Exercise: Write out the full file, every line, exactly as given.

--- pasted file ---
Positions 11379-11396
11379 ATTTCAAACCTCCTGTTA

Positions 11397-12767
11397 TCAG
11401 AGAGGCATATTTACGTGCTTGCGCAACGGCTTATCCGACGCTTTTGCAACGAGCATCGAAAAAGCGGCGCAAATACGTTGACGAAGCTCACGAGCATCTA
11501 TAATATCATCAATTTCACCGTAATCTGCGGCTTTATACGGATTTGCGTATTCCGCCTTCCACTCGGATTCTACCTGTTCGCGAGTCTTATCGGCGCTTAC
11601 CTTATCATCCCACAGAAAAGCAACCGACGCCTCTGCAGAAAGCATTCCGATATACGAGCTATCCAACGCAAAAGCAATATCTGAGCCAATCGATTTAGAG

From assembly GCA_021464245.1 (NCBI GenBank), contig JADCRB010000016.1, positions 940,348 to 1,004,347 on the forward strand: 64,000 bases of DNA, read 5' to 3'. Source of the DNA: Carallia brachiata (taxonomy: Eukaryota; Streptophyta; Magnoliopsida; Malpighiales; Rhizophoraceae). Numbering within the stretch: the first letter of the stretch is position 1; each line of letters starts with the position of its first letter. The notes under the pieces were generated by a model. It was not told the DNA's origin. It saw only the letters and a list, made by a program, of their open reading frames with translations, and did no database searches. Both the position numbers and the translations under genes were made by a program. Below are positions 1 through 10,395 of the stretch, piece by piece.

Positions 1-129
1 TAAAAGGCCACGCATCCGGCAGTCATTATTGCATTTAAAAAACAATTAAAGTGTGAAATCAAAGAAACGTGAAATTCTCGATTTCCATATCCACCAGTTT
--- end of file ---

Positions 11379-11396
11379 ATTTCAAACCTCCTGTTA

Positions 11397-12767
11397 TCAG
11401 AGAGGCATATTTACGTGCTTGCGCAACGGCTTATCCGACGCTTTTGCAACGAGCATCGAAAAAGCGGCGCAAATACGTTGACGAAGCTCACGAGCATCTA
11501 TAATATCATCAATTTCACCGTAATCTGCGGCTTTATACGGATTTGCGTATTCCGCCTTCCACTCGGATTCTACCTGTTCGCGAGTCTTATCGGCGCTTAC
11601 CTTATCATCCCACAGAAAAGCAACCGACGCCTCTGCAGAAAGCATTCCGATATACGAGCTATCCAACGCAAAAGCAATATCTGAGCCAATCGATTTAGAG

From assembly GCA_021464245.1 (NCBI GenBank), contig JADCRB010000016.1, positions 940,348 to 1,004,347 on the forward strand: 64,000 bases of DNA, read 5' to 3'. Source of the DNA: Carallia brachiata (taxonomy: Eukaryota; Streptophyta; Magnoliopsida; Malpighiales; Rhizophoraceae). Numbering within the stretch: the first letter of the stretch is position 1; each line of letters starts with the position of its first letter. The notes under the pieces were generated by a model. It was not told the DNA's origin. It saw only the letters and a list, made by a program, of their open reading frames with translations, and did no database searches. Both the position numbers and the translations under genes were made by a program. Below are positions 1 through 10,395 of the stretch, piece by piece.

Positions 1-129
1 TAAAAGGCCACGCATCCGGCAGTCATTATTGCATTTAAAAAACAATTAAAGTGTGAAATCAAAGAAACGTGAAATTCTCGATTTCCATATCCACCAGTTT